Maintaining a shorter lead time holds the key for Bangladesh's garment exporters as Western customers increasingly become dependent on e-commerce rather than the traditional brick-and-mortar stores, said industry people.
“If Bangladesh can't maintain a strict lead time, we will move to alternative destinations like Vietnam,” said Jordi Juani, director for Spanish company Jeanologia's Asia division.
So, Bangladesh has to maintain a mixture of short lead time and competitive pricing, he said.
Juani was talking with The Daily Star at his stall at the ninth edition of the Bangladesh Denim Expo held at the International Convention City, Bashundhara in Dhaka.
Jeanologia has been supplying modern technologies on how to increase productivity and on how to reduce the use of water in the washing of garment fabrics.
“So, if Bangladesh wants to do better in the garment business, especially in the denim business, the local fabric makers and exporters will have to adopt new technologies, increase productivity and bring changes in designs,” Juani added.
Carmen Chan, senior director of US-based Cone Denim, echoed the same.
“Lead time is important for Bangladesh to grab more market share in the US. Speed is everything now,” he added.
American customers are more interested in the prices than where the garments are made. “If the prices are competitive, American customers will buy more.”
In the traditional retail chain shopping system, 90 days or more is the ideal lead time for retailers. But recently it has declined to 40 to 45 days thanks to the e-commerce juggernaut.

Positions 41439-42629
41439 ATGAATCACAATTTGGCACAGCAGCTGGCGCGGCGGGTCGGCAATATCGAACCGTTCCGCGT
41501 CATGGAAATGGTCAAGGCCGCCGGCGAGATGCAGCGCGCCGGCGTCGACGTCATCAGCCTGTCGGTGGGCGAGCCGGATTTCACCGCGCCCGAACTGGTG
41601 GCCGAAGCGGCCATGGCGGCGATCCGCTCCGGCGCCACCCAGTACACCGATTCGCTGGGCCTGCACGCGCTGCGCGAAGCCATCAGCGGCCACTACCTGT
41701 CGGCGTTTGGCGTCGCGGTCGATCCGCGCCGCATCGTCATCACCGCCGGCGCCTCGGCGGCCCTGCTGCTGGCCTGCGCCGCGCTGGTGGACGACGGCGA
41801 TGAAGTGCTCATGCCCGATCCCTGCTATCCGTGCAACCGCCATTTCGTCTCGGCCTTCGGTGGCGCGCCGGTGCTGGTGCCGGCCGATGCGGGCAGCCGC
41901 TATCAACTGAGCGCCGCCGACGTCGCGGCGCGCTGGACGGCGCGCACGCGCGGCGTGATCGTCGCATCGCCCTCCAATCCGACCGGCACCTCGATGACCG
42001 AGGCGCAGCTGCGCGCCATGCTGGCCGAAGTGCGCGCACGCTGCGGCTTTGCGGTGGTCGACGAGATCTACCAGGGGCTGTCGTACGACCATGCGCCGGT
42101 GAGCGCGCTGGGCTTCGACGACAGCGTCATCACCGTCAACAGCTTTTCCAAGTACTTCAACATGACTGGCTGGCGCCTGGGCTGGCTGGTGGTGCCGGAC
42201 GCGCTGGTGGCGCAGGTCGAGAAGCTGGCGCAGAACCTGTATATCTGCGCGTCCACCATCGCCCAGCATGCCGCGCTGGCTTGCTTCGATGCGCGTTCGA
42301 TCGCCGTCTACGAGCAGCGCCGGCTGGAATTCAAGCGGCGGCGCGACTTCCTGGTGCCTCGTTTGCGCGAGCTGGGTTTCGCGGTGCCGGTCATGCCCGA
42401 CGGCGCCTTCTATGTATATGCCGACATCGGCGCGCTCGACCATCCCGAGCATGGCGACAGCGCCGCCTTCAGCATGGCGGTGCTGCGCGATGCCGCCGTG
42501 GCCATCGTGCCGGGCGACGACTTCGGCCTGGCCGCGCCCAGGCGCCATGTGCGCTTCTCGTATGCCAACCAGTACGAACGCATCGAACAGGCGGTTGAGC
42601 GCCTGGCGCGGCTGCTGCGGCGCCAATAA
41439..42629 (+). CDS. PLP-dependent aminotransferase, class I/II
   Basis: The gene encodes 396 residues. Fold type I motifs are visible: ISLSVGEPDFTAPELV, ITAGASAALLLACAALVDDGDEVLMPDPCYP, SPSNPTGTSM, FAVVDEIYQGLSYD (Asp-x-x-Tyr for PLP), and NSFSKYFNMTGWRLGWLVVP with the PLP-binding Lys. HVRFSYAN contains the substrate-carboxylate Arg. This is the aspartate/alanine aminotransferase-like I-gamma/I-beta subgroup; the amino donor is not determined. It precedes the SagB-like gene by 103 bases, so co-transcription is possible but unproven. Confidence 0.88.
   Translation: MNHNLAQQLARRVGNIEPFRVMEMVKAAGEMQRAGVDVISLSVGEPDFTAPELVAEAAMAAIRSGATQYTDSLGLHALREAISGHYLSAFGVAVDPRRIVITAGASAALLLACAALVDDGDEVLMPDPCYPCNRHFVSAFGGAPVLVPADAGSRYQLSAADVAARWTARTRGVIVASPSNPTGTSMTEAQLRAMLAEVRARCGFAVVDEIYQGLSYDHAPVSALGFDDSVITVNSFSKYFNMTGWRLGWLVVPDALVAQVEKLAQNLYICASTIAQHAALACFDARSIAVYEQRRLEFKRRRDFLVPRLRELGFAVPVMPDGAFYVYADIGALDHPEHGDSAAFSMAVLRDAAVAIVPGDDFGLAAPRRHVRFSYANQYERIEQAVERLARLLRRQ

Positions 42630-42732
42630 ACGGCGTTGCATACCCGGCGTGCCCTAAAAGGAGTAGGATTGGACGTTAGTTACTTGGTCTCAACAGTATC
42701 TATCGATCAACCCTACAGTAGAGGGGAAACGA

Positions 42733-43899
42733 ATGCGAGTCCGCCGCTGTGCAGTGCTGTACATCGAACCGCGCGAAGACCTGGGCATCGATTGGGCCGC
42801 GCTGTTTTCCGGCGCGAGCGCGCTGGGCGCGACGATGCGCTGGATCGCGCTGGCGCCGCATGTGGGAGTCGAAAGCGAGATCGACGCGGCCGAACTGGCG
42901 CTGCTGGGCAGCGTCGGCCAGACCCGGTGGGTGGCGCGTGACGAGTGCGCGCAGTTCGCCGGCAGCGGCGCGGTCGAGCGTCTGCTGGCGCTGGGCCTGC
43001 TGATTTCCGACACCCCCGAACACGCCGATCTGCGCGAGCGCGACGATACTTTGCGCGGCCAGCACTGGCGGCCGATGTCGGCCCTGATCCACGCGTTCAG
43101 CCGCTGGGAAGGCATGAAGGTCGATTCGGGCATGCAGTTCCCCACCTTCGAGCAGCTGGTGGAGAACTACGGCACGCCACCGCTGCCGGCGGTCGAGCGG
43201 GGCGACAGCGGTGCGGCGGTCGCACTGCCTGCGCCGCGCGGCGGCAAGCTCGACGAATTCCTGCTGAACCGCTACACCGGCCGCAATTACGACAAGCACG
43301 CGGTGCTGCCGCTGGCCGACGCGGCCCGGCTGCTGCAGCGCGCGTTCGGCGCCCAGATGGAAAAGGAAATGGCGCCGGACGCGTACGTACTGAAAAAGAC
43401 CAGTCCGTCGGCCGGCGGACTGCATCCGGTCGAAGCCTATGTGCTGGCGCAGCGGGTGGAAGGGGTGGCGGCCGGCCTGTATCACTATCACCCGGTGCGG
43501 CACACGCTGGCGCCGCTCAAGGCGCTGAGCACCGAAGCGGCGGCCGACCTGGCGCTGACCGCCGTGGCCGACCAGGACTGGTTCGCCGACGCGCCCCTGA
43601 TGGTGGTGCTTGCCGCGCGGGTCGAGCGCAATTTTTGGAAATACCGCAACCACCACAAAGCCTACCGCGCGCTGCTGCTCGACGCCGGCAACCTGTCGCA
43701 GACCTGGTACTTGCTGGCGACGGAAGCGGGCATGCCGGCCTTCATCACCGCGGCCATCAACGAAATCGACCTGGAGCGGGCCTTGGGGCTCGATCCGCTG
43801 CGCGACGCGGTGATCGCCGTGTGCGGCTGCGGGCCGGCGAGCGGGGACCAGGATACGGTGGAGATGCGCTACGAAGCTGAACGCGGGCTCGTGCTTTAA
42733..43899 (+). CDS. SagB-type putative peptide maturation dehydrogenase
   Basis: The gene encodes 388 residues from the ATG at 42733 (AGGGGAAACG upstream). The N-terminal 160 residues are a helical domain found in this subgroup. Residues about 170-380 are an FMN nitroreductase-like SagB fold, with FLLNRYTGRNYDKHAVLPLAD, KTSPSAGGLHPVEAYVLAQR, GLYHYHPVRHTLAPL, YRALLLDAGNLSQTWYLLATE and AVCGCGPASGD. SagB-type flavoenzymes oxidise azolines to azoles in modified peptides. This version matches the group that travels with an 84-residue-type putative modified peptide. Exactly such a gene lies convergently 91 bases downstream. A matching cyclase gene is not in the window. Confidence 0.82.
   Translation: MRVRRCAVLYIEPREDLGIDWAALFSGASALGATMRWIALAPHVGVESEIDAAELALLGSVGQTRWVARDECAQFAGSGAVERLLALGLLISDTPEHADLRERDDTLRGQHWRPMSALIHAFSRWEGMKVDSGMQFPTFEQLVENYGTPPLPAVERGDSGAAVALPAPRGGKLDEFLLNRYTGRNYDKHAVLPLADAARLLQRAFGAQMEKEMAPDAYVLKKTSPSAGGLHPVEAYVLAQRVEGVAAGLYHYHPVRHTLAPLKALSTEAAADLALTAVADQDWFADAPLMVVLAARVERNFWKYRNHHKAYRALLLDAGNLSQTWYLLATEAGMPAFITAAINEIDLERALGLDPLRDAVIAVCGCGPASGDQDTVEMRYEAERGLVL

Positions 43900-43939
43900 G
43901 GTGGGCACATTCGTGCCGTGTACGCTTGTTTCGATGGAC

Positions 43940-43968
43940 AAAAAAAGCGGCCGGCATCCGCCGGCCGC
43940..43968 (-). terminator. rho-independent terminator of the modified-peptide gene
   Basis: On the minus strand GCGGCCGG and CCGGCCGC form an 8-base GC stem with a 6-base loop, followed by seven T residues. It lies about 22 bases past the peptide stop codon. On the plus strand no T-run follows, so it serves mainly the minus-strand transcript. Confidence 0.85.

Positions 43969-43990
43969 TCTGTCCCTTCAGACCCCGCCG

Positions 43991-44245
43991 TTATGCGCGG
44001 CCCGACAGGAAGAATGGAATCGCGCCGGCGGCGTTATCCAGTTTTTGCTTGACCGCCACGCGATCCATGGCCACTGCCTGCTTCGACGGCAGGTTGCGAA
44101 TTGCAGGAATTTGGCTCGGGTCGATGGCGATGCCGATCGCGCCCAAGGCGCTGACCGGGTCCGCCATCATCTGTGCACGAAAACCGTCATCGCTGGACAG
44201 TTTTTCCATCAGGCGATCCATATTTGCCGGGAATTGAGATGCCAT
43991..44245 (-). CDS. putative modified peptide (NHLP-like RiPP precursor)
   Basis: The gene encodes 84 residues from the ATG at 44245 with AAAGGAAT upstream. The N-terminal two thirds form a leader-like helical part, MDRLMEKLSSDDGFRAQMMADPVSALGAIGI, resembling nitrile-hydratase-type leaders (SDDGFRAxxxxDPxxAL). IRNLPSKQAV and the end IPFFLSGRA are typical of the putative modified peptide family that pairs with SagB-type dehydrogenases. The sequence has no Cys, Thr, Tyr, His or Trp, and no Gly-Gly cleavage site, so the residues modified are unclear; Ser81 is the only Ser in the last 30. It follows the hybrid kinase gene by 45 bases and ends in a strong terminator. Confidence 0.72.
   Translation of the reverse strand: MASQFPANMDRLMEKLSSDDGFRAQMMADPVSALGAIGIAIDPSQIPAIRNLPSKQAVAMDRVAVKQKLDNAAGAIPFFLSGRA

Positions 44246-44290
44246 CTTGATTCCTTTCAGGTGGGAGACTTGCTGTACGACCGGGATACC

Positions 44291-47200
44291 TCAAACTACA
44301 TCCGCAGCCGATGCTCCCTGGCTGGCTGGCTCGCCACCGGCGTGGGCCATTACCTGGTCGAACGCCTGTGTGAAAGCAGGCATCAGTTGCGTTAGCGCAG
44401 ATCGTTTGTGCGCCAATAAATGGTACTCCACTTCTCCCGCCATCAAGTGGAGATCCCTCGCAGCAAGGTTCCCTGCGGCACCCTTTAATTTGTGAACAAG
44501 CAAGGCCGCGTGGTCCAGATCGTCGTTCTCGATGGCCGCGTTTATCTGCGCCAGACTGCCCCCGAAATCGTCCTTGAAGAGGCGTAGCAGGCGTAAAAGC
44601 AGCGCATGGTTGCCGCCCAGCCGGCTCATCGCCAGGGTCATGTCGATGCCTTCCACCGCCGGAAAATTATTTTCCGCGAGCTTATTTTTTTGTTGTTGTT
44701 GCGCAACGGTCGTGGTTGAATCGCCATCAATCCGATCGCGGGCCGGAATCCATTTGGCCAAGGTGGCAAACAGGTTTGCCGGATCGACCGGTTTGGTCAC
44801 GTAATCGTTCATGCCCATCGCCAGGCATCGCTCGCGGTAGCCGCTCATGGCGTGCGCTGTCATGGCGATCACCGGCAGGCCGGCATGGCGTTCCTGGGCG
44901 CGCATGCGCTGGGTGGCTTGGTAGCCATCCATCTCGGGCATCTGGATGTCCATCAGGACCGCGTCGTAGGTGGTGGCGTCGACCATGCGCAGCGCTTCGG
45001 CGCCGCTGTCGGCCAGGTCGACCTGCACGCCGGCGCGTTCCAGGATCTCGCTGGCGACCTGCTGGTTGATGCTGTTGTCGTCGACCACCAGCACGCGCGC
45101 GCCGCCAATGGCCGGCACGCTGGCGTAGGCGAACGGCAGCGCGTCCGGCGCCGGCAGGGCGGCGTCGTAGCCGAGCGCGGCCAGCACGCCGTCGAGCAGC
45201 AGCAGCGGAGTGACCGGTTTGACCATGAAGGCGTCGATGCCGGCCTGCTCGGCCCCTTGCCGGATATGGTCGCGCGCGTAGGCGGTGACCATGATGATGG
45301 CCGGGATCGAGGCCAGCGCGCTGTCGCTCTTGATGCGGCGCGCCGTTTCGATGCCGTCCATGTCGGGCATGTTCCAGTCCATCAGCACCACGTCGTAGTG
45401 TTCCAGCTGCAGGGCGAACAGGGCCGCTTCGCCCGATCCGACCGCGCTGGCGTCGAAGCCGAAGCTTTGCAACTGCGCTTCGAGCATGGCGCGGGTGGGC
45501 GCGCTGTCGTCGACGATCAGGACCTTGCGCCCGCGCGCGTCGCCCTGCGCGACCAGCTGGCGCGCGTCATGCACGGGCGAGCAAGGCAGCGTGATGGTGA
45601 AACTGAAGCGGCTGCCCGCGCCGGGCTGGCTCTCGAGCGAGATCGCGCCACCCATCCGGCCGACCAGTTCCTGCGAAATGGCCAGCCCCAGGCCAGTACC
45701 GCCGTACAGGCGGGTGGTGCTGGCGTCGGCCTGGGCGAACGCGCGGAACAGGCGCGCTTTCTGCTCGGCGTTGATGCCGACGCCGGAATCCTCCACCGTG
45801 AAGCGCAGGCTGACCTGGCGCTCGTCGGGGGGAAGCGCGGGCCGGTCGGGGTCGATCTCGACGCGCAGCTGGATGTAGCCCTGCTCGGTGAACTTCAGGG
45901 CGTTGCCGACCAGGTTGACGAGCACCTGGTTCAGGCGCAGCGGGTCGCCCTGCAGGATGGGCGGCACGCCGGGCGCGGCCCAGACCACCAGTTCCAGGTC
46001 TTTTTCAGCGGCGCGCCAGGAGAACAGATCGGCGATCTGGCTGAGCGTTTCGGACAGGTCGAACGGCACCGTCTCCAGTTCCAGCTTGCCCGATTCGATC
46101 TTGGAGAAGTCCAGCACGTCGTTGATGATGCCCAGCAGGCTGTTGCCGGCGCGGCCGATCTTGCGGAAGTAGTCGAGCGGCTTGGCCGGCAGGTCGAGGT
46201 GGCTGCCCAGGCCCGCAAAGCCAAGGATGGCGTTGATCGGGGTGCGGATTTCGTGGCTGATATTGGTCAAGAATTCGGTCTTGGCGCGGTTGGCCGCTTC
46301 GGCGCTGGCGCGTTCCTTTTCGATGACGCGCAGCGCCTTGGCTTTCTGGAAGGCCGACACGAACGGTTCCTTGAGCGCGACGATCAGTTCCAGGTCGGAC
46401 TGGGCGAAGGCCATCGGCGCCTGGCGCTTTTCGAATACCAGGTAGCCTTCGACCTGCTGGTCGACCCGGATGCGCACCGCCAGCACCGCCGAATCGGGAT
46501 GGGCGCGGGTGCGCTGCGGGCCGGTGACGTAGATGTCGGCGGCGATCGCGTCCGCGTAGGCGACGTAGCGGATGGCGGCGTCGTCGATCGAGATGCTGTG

“Western retailers are also under tremendous pressure due to fast fashion,” Juani said.
Nearly 15 percent of the stores are shuttering in Europe every year as customers move to buying online, he added.
“So, we need to stockpile a lot of denim fabrics in the warehouses,” said said Sayeed Ahmad Chowdhury, general manager for operations at Square Denims.
Currently, there are a huge number of work orders from international retailers. “So, we have improved our production capacity.” Two years ago, Square Denims used to produce 1.5 million yards of denim fabrics a month; it has now doubled it to 3 million yards.
Currently, the monthly demand for denim fabrics in Bangladesh is 80 million yards and 31 local denim mills can supply 60 million yards in a month, according to Chowdhury.
Thanks to the higher demand, new denim mills are coming into operation in Bangladesh almost every year, he said.
The local participants in the show complained about the low prices of garment items from Bangladesh although the cost of production is increasing 15 to 18 percent every year.
This year, 63 companies from 12 countries such as Germany, the US, Turkey, Italy, Singapore, Spain, Pakistan, Japan, San Marino, China and India are displaying denim products and technologies in the two-day show.
In the world market of denim, simplicity is now the ultimate sophistication, said Mostafiz Uddin, the organiser of the exposition, which is ending today.
“So, in this edition, the Bangladesh Denim Expo will try to give a much simpler message about sustainability and ecology in denim,” he added.